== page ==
Monday, April 5, 2010

Impromptu / Boohoo

Ben didn't want to clean his closet today, (he never does,) so I started ironing my clothes. I love whites, but I have a hard time keeping them so, and some of my T-shirts were looking tired from repeated bleaching. So on impulse, I put them aside, and got out my Japanese indigo dye book, (a book with some shibori techniques,) Connie Rose's sample fabrics, and my sketchbook. Because I don't have any PVC pipes, (the "wrinkly leg warmer" technique is the one I'm most attracted to,) I stitched the smallest T-shirt. I used polyester sewing thread, because I heard polyester doesn't dye, so I hoped it would be easy to pull out.

That's as far as I thought I could go without reading up on cotton dyeing, until I remembered I had some Dylon cold dyes. It's not "proper" dyeing, but nevertheless, this is my first shibori experiment.

The blue looked far less blotchy when I was rinsing, and I was disappointed to see the shirt come out of the washing machine. I think I made it worse in the very last step, hot wash with regular detergent, when I didn't wait for the washing machine to fill up and the detergent to dissolve, but dropped the shirt, turned on the machine and poured the detergent, like a regular hot wash. I am mighty disappointed because I was so very careful up until then. And at this moment the shirt is still damp, so I expect the blue will be lighter tomorrow morning.

I had more dye solution, so I could have done another round, but I was in such a rush to see the stitched part, so I ripped into it. The polyester didn't dye and was easy to see, but in some sections, it broke too easily, and I wondered what caused it to be so brittle, if it would withstand multiple dyeing or stronger chemicals should that be needed in "real" non-Dylon dyes.

I have three more white shirts and two darker tops I can play with. They are all either a bit worn, or have stains I can't remove; they are not new or hand-woven so there is no pressure, but if I am successful, I can wear these around the house. I'd like to try, also, dyeing more than once in different colors.

All that after I get new gloves. And more Orvus.

12 comments:

  1. I actually really like the 'blotchy' effect, and until you mentioned it, thought it was supposed to be like that! It gives it a handmade feel but as it's a manufactured tee, it looks professional. Don't be so hard on your mistakes, it works! :)

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  2. Aw, thanks, Shortcake! If I knew how to make the blotches intentionally, and did that, it would be great. As a T shirt, it's not bad, I think, but I would like the option of doing it "nicely" if I wanted to.

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  3. I think it looks great and I wouldn't hesitate to wear that out in public.
    Of course I'm not known as the sharpest of dressers, but seriously, that T looks better than many others I've seen.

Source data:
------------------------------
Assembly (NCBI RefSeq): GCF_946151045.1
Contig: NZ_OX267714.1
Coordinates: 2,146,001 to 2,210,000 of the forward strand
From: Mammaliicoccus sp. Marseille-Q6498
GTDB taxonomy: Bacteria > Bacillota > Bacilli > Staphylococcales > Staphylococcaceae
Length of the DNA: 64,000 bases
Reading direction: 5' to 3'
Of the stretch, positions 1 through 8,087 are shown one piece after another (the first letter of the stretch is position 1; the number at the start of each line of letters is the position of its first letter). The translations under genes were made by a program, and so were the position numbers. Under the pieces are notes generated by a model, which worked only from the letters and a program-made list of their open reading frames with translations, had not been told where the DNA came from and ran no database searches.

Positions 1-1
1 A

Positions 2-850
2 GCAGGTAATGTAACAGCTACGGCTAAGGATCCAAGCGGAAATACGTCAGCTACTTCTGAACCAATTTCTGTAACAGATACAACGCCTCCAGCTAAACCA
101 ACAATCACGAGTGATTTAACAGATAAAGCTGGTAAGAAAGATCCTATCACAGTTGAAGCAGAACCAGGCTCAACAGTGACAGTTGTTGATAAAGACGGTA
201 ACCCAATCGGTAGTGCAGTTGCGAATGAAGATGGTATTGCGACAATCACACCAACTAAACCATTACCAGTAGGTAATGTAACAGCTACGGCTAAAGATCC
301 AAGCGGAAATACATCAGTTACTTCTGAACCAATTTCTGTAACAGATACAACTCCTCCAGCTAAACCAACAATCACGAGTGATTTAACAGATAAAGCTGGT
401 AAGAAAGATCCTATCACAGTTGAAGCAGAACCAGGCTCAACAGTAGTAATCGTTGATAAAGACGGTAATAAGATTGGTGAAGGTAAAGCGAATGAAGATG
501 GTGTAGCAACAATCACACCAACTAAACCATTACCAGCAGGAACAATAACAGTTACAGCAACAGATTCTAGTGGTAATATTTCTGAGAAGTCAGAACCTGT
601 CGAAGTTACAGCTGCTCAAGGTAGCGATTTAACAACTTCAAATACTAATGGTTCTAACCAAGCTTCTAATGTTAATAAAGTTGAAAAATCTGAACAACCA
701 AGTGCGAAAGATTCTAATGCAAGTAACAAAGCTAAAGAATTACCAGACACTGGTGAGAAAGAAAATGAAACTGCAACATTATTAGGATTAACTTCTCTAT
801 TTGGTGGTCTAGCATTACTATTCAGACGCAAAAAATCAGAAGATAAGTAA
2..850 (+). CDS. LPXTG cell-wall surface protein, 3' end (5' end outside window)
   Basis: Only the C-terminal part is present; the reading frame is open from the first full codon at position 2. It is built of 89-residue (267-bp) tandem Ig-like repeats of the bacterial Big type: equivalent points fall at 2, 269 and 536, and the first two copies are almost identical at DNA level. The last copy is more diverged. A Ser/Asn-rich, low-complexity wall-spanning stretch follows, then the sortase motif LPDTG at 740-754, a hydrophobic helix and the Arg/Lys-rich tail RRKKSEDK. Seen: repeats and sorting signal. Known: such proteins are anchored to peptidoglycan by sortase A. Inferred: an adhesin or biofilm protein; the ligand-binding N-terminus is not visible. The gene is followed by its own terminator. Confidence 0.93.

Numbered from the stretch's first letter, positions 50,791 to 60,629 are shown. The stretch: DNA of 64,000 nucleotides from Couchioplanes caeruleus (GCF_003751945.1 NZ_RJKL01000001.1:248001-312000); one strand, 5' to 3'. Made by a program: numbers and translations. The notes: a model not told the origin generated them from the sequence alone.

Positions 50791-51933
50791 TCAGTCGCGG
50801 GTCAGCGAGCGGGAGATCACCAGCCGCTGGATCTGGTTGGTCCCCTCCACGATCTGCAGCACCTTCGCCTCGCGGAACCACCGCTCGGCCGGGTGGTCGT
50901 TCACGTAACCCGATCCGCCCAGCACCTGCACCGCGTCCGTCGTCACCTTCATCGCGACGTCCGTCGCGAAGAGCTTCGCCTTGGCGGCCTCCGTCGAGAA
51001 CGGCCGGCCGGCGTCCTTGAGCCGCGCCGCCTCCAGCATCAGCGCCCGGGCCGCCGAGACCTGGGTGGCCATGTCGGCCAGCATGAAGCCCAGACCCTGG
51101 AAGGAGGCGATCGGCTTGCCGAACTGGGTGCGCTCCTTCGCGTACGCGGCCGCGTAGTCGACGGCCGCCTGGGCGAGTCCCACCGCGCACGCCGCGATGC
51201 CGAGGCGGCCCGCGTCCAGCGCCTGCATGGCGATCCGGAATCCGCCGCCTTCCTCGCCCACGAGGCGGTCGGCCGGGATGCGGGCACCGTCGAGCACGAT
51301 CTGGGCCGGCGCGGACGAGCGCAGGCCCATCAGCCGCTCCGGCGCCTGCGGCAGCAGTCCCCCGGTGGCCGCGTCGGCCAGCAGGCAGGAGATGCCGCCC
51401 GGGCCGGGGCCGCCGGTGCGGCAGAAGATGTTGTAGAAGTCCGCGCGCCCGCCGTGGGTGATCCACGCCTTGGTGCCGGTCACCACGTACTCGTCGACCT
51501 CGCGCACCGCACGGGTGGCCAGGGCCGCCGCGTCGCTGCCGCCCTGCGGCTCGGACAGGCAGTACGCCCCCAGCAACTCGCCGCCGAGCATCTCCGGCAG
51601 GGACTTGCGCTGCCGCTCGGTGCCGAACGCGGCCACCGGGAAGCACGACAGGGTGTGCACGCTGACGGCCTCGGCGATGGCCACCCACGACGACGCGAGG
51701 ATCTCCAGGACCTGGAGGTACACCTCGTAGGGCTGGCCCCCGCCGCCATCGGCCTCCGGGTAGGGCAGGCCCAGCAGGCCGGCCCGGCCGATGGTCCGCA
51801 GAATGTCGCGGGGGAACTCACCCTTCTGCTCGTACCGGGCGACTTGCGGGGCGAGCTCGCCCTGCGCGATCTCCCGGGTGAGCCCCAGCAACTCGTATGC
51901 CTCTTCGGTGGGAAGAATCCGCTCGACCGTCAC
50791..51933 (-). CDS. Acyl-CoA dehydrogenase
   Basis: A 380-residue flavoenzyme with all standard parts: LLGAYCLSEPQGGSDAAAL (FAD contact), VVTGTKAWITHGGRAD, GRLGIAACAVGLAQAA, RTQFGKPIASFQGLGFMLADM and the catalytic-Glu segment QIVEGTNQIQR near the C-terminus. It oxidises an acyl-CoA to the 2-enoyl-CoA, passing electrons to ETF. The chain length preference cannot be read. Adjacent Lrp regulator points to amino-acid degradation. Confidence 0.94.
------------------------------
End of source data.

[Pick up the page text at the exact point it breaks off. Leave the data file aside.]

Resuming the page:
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  4. Oh and I forgot to say, file that blotchiness away, it might be a technique you want someday. I too thought it looked planned.

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  5. Theresa, I'm not a sharp dresser, at all, so maybe I can get away with it. I'll see how it dries - the blue is bound to be a bit paler, so maybe less noticeable?

    Then again, I could always be the blotchiness specialist, you know.

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  6. Wonderful first go at it, Meg. You did a great job. I love that patterning -- that's the overcast stitching, I think. Can't wait to see what else you do with shibori!

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  7. That is really great, the background compliments the shibori line. Wonder if we'd be brave enough to try it on a woven scarf?

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  8. Thank you, ladies.

    Connie, in the book, this was called the "military" stitch! It wrapped around the two layers round and round, and the bundle became too bit to deal with at the fat end of the shape, so I couldn't stitch all the way to the end of the fabric. The book says you can manipulate the pattern inside the bundle to create shapes I like, but that'll take practice, and I think I need to stitch one layer at a time for that.

    Dianne, no, not yet. No way! But I am ready to try out on woven swatches, and I've got two tiny pieces. And more T-shirts.

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  9. I liked it...I thought the blothes were part of the design.

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  10. Also liking your shirt!

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  11. Thank you. It now lives in the closet. And I've began doing an all-over stitching on another shirt, so if it blotches, it won't matter too much. I need better needles, though. I think...

    The stitching has become my favorite thing to do in the evening while we're watching mindless telly. And since we're heading towards the cold season, this is a wonderful gift!

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